Human resource is the best ever resource any country or continent can be blessed with. Fortunately for us as a continent, God has not denied us of human beings. Our sexual acts equally add up to our population as a continent. This, we need to thank God for not denying us the human population that we need. Even in this, there are those who even assume that the continent is over populated. But, we must continue to be grateful that we have the human beings. What we need to define in this is the ability to separate the presence of human beings from capacity. This is where Africa need to take the job serious. By merely producing human beings without efforts at building their capacity, we are not doing the continent anything good.
As a result, the continent of Africa needs to define its needs and to build capacity to occupy those needs. This must inform the African curricula. We must design a curricula that addresses our very unique challenges aimed at bridging the gap between us and those we watch and aspire to become. We must not despair, we must not be disappointed we “were wasted”, but we must be glad that we have found a starting point that is aimed at building a new generation that is sensitive to the challenges of the continent and are willing to change it rather than join in the already loud chorus of complaints.
(c) Natural resources
Consistently, the continent continues to discover its natural resources in commercial quantities. It has never been the case that the continent had never been aware of its resources. In our history, the knowledge of the existence of these resources, has never been lost on us, but their use. Since their use were established, efforts have been made to mine those resources with the use of technology to explore their further existence. Ghana for instance, begun mining oil in commercial quantities over ten (10) years ago. After years of exploration, oil was discovered in commercial quantities in the deep waters west of the country. The country has been mining gold for decades. Unfortunately, we have benefited little from the resources of the continent. The argument has always been about the non-existence of technology which makes the owner of the technology take the larger share.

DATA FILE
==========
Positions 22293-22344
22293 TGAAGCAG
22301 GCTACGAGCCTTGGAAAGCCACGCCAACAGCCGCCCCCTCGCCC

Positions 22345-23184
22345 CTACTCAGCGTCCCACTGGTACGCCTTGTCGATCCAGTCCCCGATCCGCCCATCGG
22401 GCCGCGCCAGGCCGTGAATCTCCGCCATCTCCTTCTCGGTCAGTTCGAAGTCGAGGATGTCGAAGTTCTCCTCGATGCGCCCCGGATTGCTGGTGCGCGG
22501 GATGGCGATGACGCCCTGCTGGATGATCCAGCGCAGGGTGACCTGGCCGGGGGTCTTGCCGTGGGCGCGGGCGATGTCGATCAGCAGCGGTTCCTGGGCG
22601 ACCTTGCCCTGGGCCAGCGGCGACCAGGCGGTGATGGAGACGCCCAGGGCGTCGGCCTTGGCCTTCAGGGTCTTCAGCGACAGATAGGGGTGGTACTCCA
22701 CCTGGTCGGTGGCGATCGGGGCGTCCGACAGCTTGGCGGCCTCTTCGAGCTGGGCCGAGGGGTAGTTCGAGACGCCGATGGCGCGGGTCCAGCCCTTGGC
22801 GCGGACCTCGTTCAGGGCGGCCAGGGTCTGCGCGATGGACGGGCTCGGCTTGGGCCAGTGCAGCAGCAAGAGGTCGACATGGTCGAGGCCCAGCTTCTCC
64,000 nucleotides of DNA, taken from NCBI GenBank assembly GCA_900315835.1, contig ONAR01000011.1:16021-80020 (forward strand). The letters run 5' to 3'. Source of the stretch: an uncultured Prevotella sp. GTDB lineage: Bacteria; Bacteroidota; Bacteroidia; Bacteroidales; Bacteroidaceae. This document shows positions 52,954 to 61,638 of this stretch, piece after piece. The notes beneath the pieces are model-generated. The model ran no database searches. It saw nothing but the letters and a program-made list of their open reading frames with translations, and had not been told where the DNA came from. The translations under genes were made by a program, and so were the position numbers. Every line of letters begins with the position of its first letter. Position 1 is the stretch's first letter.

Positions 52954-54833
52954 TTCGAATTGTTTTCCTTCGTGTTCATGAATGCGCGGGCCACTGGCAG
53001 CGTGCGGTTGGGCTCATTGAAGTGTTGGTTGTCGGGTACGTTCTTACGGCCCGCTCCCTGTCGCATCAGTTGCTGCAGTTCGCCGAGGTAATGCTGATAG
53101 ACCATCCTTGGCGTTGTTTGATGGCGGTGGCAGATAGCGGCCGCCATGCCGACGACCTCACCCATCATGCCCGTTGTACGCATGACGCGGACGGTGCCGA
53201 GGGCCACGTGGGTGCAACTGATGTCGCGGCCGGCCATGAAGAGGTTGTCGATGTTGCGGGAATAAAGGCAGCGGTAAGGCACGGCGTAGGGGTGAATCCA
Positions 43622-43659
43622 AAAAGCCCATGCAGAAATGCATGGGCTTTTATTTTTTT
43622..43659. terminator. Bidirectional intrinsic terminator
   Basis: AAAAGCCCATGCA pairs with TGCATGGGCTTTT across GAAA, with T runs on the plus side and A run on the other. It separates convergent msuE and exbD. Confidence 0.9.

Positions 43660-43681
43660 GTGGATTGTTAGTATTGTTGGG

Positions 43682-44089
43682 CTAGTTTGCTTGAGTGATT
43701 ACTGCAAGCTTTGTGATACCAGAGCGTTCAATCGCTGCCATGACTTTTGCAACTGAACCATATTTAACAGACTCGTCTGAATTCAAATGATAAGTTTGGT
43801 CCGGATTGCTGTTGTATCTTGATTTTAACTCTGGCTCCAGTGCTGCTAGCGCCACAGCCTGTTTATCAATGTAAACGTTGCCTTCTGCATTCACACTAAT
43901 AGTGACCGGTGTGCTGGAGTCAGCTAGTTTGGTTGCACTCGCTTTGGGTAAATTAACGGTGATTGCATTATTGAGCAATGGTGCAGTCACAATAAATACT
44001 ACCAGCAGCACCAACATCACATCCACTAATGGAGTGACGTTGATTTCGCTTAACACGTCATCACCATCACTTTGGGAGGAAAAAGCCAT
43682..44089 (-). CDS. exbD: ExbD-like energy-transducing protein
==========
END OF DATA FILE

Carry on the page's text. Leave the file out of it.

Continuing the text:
We are mindful that those who possess the land today must eat and survive. But our survival must not jeopardize those we are giving birth to. They must be protected by our decisions. Our decisions must provide them some hope. We need to begin finding ways of owning our resources and making the mining of those resources bring benefit to the current and future generations. We have rather focused more attention on what we would get to consume today than what we would leave behind for the future. We have left the decision of the future to individual families than the political structures we operate which take decisions over our collective interests.
Our various governments, in talking decisions to extract our natural resources, must not be only informed about their short to medium term goals which they still miss anyways, to include greater focus on the long-term impact of their decisions to meet their immediate needs. We must begin evaluating our governments on their focus on delivering a secured future for generations unborn over their efforts aimed at meeting our needs of today.
Energy is an essential part of modern day human life today. This would provide the basis for the effectiveness of the next area of discussion which is industry. By energy, we are looking at the power to encourage production. Today, the world over, means of generating energy that powers plant and industrial equipment are being sought. The continent of Africa, even if has lost the opportunity to develop hydro capacity because of lack of water bodies that can provide the force needed, is blessed with wind and solar potentials.